If you are not able to pay the balance off at the end of the month, or you forget, you could end up in debt, with high interest rates and possibly extra charges.
Credit card debt in the UK
Stats: Latest figures from the Bank of England show that credit card debt in the UK stands at £69 billion. Since the coronavirus lockdown, borrowing on credit cards has actually fallen. It’s likely because we are being more careful with our spending and putting off buying big items like a car or household appliance. Many people also had nowhere to go and spend.
So, what are the pros and cons?
? If you use your credit card properly, it can have a number of advantages:
Spreading out purchases: You can spread out the cost of a large purchase over several monthly payments.
Purchase protection: Anything you buy that is worth between £100 and £30,000 is protected by Section 75 of the Consumer Credit Act. This means if the seller goes bust, or if the purchase is faulty or goes missing, you can claim back the cost from your credit card provider. You’ll also be able to claim for a refund if your credit card is used fraudulently.
Buy now, pay later: You can buy a product or service but not pay for it until payday comes around and you can make your monthly repayment. Good for emergency buys.
Benefits and rewards: Many credit cards come with rewards that can be useful if you pick one best suited to you. For example, if you are a keen shopper you may benefit from a cash-back or store credit card.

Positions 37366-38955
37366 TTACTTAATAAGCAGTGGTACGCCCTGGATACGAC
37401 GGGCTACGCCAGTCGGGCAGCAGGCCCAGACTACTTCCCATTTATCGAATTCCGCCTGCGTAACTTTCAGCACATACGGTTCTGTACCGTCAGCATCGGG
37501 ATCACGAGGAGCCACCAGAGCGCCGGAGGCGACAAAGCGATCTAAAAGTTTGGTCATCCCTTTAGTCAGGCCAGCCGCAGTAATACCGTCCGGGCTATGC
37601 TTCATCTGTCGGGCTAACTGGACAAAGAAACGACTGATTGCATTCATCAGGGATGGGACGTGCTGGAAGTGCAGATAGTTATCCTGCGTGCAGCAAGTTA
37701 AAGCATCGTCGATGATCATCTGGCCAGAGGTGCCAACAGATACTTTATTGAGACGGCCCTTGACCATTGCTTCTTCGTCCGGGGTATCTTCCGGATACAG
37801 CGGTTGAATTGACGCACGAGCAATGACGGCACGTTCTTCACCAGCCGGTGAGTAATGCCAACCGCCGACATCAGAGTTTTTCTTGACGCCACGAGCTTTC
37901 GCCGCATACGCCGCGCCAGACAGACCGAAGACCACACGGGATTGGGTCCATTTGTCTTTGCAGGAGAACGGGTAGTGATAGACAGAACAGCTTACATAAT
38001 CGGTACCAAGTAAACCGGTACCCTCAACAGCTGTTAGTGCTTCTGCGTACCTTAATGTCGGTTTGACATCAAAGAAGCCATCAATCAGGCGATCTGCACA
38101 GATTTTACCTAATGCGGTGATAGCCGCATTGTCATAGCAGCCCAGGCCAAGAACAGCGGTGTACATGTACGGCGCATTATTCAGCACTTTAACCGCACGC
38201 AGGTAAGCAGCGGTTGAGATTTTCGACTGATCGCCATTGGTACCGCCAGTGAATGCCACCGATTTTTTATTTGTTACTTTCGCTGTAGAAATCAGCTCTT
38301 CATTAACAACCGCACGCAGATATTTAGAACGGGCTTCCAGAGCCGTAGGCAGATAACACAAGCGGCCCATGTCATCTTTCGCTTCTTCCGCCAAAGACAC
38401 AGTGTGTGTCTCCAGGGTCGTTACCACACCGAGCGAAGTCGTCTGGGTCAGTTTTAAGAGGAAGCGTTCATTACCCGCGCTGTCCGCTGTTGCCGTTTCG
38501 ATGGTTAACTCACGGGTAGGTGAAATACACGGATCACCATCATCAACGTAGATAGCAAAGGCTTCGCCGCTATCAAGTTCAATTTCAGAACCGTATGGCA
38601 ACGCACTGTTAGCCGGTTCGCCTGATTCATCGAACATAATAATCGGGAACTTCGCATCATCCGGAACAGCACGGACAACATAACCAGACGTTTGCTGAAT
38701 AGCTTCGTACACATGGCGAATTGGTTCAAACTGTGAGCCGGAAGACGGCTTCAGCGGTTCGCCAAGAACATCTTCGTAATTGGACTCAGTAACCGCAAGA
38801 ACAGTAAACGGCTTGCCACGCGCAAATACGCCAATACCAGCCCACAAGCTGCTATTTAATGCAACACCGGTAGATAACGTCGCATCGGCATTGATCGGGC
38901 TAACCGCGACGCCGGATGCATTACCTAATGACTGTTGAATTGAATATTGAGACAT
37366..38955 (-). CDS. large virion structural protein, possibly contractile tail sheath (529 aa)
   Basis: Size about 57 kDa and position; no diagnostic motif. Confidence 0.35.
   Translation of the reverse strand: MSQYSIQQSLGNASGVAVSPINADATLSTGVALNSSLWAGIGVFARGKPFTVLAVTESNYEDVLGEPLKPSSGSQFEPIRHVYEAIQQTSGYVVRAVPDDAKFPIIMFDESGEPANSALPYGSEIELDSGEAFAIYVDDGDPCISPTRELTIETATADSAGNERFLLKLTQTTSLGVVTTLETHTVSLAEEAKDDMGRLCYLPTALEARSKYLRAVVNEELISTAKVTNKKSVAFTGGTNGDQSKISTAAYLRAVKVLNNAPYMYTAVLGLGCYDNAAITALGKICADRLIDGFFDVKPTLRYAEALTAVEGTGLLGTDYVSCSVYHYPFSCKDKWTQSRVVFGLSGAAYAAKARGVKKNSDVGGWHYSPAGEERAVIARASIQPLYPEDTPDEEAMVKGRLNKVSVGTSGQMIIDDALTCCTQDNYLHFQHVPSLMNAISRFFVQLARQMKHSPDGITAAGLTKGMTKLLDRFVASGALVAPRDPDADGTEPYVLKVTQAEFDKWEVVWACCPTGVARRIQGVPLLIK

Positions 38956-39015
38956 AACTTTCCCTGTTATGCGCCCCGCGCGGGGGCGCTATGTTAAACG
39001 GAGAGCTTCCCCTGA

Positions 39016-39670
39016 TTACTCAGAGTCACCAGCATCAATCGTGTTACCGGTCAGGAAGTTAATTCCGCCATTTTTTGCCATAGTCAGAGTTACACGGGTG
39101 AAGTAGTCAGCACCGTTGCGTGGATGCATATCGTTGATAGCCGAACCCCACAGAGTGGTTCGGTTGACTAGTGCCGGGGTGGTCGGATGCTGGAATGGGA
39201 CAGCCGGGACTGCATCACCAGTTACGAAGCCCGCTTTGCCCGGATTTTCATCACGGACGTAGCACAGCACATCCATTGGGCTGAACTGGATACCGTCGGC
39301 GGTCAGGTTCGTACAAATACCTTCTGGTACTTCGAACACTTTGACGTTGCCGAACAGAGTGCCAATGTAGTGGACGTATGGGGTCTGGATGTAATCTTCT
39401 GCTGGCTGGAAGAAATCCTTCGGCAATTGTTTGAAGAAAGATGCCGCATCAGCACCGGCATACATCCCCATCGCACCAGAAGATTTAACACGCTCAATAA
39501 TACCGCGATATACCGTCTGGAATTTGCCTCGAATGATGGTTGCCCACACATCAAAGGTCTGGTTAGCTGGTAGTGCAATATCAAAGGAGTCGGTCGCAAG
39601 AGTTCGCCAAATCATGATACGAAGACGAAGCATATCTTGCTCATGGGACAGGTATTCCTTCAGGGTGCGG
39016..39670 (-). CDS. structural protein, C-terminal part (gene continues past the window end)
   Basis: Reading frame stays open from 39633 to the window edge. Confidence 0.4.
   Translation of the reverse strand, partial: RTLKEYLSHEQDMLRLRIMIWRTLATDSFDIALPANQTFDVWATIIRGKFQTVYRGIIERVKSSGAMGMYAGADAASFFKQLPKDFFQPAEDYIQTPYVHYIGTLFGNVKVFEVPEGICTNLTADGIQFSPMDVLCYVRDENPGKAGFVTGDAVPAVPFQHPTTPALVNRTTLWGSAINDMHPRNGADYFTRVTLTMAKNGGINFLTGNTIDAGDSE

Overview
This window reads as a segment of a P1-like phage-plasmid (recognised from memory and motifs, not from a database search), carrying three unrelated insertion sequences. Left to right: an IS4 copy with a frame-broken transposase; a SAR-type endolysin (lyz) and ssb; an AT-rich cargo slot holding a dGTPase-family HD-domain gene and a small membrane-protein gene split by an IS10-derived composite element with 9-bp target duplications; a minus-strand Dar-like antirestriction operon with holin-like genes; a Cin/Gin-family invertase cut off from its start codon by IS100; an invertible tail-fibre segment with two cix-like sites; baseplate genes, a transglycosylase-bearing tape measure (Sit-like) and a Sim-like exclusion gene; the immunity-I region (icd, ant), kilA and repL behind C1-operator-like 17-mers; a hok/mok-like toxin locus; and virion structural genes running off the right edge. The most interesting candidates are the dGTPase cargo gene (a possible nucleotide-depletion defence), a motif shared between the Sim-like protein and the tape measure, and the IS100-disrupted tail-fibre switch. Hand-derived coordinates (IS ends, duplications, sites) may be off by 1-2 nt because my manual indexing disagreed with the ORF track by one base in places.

Cutting down debt: With a balance transfer credit card you can transfer any existing debts on to one credit account – usually with lower or no interest. This means you reduce the amount of money you pay on interest, letting you pay off the debt quicker. There is often a ‘transfer fee’, though, so compare this to interest charges you’re already paying too.
?If you don’t use your credit card sensibly, there are a number of disadvantages:
Getting into debt: The biggest risk of taking out a credit card is that you could get into debt if you aren’t able to pay back what you borrow. Some credit cards can charge high interest rates – sometimes over 20%. They add interest charges monthly to the statement and this can build up quickly if you don’t pay off the balance.